2. If the individual agrees to submit to breath testing, a twenty minute observation period begins in which the officer must continually watch the subject to make sure nothing unusual occurs that could affect the testing results, such as regurgitation or throwing up;
  3. If the individual indicates that he will not take the breath test, then a video recording will be made of the officer reading the implied consent warnings to the person under arrest;
  4. If the individual arrested for DUI refused to submit to a breath test at a remote testing facility, and the refusal paperwork is completed, then the individual shall not be given an additional chance to submit to the breath test once he or she is transported to central booking.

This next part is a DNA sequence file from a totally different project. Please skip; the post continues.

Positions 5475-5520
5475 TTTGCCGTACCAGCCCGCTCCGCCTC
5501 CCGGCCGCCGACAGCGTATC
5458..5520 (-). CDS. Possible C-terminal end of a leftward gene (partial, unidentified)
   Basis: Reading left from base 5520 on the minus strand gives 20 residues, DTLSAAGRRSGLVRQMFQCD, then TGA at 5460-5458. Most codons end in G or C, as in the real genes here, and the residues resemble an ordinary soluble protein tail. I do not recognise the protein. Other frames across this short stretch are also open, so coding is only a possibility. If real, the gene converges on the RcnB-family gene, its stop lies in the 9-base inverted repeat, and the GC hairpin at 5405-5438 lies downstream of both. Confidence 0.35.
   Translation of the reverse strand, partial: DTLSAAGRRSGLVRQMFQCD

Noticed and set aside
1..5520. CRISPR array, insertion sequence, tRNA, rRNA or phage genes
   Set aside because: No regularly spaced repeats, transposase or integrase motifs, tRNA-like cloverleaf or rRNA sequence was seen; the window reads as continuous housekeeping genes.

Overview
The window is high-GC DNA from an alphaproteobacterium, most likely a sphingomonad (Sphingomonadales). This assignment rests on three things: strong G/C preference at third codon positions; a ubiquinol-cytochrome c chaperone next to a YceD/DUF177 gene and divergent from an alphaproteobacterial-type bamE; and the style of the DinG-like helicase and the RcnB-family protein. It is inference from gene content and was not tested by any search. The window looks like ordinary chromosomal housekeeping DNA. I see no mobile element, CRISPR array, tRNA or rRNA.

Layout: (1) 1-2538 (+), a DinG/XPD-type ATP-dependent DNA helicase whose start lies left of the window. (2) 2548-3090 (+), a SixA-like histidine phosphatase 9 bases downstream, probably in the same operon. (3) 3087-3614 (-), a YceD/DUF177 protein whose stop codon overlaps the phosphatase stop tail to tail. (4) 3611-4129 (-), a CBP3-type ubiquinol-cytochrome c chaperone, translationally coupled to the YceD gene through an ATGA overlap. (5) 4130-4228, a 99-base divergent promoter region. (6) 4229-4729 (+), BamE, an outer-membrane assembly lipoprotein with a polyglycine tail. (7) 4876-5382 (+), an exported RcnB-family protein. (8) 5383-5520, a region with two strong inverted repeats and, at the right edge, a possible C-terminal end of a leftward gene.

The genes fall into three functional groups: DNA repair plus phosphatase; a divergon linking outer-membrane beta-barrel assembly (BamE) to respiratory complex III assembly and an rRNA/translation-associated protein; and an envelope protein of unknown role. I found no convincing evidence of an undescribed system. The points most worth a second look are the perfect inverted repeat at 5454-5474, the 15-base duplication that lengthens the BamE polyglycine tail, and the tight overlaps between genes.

5. If the breath test reading is below a 0.05%, then the arresting officer is required to collect a urine sample from the person arrested and submit the sample to the lab for analysis.
  6. If the person arrested for DUI refuses to provide a urine test, then the officer will count the subject as having refused to submit to testing.
  7. If the individual agrees to provide a urine sample a law enforcement officer is required to witness the "collection of the specimen."

Law enforcement agencies in Pinellas County, Polk County, and Pasco County have similar standard operating procedures for processing individuals charged with DUI. The arresting officer's failure to follow these procedures may result in the court suppressing or excluding the alleged refusal or chemical testing results.

In other cases, the standard operating procedures may violate Florida law and lead to the suppression of the breath test result or testimony about the alleged refusal.


Refusal after the Breath Test at the Intoxilyzer 8000 Begins